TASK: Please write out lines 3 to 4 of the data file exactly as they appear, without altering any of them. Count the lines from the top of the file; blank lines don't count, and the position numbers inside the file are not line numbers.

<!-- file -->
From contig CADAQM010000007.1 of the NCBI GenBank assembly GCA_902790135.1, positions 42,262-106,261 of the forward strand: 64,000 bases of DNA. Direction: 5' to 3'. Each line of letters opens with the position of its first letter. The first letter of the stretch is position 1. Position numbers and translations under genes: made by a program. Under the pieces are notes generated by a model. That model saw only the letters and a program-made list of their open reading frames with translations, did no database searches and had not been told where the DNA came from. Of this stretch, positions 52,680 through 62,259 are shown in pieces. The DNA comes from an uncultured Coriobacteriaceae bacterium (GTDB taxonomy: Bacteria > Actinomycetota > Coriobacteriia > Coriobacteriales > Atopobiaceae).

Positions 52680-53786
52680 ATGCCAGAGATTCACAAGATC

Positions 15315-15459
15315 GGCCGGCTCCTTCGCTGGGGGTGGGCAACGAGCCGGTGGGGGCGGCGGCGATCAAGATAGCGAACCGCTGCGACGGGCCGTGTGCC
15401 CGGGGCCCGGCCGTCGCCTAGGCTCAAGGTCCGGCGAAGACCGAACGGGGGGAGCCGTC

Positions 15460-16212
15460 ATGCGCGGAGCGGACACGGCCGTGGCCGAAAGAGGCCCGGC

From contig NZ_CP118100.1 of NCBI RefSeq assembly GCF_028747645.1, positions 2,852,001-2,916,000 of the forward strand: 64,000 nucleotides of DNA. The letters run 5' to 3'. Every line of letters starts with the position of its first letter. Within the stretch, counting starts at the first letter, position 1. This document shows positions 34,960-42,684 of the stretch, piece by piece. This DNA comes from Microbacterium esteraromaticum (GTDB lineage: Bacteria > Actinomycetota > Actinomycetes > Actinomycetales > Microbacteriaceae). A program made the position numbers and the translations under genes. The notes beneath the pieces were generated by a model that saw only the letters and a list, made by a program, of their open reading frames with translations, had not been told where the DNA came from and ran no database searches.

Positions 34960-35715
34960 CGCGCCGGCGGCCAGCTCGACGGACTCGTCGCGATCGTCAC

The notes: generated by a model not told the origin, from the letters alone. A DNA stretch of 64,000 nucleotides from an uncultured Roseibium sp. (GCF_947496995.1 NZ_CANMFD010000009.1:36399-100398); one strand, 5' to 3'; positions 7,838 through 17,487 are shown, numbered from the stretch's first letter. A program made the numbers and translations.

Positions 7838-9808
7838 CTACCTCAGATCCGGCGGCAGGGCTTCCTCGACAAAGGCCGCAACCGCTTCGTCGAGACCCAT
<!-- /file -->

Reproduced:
52680 ATGCCAGAGATTCACAAGATC

Positions 15315-15459